Thursday, July 19, 2007

పలుకు తేనెల తల్లి పవళించెను

Let me caution you - this is HOT stuff.

పలుకు దేనెల తల్లి పవళించెను
కలికితనముల విభుని కలసినది గాన

నిగనిగని మోముపై నెరులు గెలకుల జెదర
పగలైన దాక జెలి పవళించెను
తెగని పరిణతులతో తెల్లవారిన దాక
జగదేక పతి మనసు జట్టిగొనె గాన

కొంగు జారిన మెరుగు గుబ్బలొలయగ దరుణి
బంగారు మేడపై పవళించెను
చెంగలువ జనుమొనల సింగారములు దొలుగ
అంగజ గురునితోడ నలసినది గాన

మురిపెంపు నటనతో ముత్యాల మలగుపై
పరవశంబున దరుణి పవళించెను
తిరు వేంకటాచలాధిపుని గౌగిట గలసి
అరవిరై యూరుల జెమట యంటినది గాన

Annamacharya, as a devout vaishnava, followed in the path shown by his predecessors, and fully embraced the concept of Madhura Bhakti - singing of erotic love play of the Lord as a symbol of devotion and divine grace. However, due to his highly evolved poetic sensibility and imagination, he introduced a new element of drama into his songs which paved the way to the padams and jaavalis of later centuries.

Jayadeva's Geeta Govindam, which precedes Annamacharya by about 200 years, was composed in Samskrutam as an operatic play with three characters, Krishna, Radha and the Sakhi. It consists of 24 songs (Ashtapadis) with narrative poems (Slokas) in between. It is a glorious exposition on Vipralambha Srumgara and Sambhoga Srumgara. Because of its very structure, the composition is dramatic - each of the songs is the speech of one of the characters, and therefore embodies the personality and idiosyncrasies of that character. When Radha imagines Krishna playing with other milkmaids, when Sakhi describes Radha's pitiful condition to Krishna, when Krishna begs Radha to touch his head with her foot - each scene is highly dramatic.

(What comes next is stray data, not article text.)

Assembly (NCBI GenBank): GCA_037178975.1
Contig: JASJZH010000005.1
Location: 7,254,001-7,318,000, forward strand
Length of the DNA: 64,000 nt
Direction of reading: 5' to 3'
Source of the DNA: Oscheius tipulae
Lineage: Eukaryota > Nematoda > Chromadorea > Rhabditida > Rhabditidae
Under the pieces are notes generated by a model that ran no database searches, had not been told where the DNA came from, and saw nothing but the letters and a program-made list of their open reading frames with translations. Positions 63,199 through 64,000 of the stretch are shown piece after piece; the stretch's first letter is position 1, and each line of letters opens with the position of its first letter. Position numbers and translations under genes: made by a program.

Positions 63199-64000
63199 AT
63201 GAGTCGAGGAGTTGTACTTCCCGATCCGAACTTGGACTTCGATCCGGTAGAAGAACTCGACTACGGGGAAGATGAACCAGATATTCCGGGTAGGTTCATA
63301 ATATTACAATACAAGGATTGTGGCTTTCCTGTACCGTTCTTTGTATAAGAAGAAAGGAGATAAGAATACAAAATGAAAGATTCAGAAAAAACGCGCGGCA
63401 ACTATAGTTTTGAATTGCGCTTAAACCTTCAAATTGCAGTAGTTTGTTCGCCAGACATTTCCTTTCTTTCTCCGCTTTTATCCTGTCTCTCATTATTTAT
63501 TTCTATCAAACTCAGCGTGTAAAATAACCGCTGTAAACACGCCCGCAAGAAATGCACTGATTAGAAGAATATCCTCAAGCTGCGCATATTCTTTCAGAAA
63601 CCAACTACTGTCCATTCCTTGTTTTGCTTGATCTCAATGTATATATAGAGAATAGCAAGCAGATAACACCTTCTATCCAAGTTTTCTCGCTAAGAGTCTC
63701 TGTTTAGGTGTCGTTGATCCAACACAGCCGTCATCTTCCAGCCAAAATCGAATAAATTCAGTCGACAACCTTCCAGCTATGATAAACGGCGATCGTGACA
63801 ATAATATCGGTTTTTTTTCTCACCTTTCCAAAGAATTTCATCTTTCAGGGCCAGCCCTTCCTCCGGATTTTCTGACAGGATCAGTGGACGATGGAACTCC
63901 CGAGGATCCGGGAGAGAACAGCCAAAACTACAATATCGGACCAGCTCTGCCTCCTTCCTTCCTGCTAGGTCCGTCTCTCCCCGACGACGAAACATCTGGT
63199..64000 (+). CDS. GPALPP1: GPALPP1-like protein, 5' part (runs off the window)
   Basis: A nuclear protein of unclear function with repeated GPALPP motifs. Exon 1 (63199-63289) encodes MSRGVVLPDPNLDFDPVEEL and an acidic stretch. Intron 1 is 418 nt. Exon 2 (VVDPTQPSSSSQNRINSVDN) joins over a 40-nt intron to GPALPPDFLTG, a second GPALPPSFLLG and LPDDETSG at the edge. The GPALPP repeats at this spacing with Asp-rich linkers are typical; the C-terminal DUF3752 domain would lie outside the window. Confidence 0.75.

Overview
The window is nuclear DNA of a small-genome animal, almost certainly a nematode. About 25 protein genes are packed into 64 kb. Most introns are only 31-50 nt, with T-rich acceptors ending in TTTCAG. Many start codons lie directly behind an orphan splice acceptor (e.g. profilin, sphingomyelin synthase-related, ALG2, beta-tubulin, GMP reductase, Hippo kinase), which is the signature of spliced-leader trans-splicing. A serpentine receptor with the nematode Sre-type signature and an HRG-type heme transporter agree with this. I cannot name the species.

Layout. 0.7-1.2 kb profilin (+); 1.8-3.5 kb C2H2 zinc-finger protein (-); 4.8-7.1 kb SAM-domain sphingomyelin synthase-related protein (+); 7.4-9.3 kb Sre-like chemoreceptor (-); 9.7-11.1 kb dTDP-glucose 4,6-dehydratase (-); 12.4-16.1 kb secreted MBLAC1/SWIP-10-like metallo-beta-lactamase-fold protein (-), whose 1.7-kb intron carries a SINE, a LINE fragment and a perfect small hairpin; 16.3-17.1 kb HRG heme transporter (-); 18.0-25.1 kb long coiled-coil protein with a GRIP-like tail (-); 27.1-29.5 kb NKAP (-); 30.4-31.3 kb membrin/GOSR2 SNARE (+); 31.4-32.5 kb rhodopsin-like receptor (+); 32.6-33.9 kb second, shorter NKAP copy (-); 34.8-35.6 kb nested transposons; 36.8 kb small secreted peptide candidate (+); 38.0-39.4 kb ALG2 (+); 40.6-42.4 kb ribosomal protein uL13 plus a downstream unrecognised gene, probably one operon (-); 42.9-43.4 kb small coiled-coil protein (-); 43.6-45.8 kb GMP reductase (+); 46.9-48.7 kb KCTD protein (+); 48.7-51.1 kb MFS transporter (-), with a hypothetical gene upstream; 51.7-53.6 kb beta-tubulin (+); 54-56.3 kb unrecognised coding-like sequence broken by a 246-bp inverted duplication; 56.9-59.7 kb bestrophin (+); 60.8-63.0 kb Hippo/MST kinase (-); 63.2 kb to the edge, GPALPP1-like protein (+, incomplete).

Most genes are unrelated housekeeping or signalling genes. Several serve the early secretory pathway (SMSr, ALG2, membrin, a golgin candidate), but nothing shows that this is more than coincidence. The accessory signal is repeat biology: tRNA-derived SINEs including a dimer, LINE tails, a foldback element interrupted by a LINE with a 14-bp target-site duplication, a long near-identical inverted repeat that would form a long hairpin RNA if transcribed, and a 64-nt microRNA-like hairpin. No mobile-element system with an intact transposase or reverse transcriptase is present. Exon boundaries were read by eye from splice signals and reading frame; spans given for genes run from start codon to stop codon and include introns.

Annamacharya's path is quite different. First, he composed one song at a time, not a whole play. He had to create an entire dramatic mood within each song. More is left unsaid than revealed - and it is the unsaid that gives rise to the drama. There is a distinct voice and a tone to each padam - it is not always the poet's voice. Second, he does not have the luxury of eight stanzas per song. Whatever he has to tell, he must conclude within three stanzas. Third, he composed (mostly) in Telugu. He spurned the well established Samskrutam idiom and chose to create his own in Telugu

In this particular padam, the scene is 'the morning after'. The heroine Alamelu Manga is asleep in her chamber, lost to the outside world, even though it is late in the morning and the Sun is well up in the sky. The voice in the song is that of an elderly aunt or grandma, well-versed in the ways of the world. There is no "male gaze" though the subject is certainly erotic - there is no place for leering or sleaze. In stead, there is womanly empathy and tenderness - and there is pride. When did this heroine - she was a shy little girl only yesterday - transform into such a skillful player that she could captivate Lord Venkatesvara himself? There is mystery and wonder.

The first two lines of each stanza pose an unspoken question - why does she sleep like this? The imagery employed evokes a sense of abandon, a loss of control - she sleeps as if lost to the world. The last two lines offer a solution why this is so, explain why she sleeps still.

paluku daenela talli pavaLinchenu
kalikitanamula vibhuni kalasinadi gaana

niganigani moemupai nerulu gelakula jedara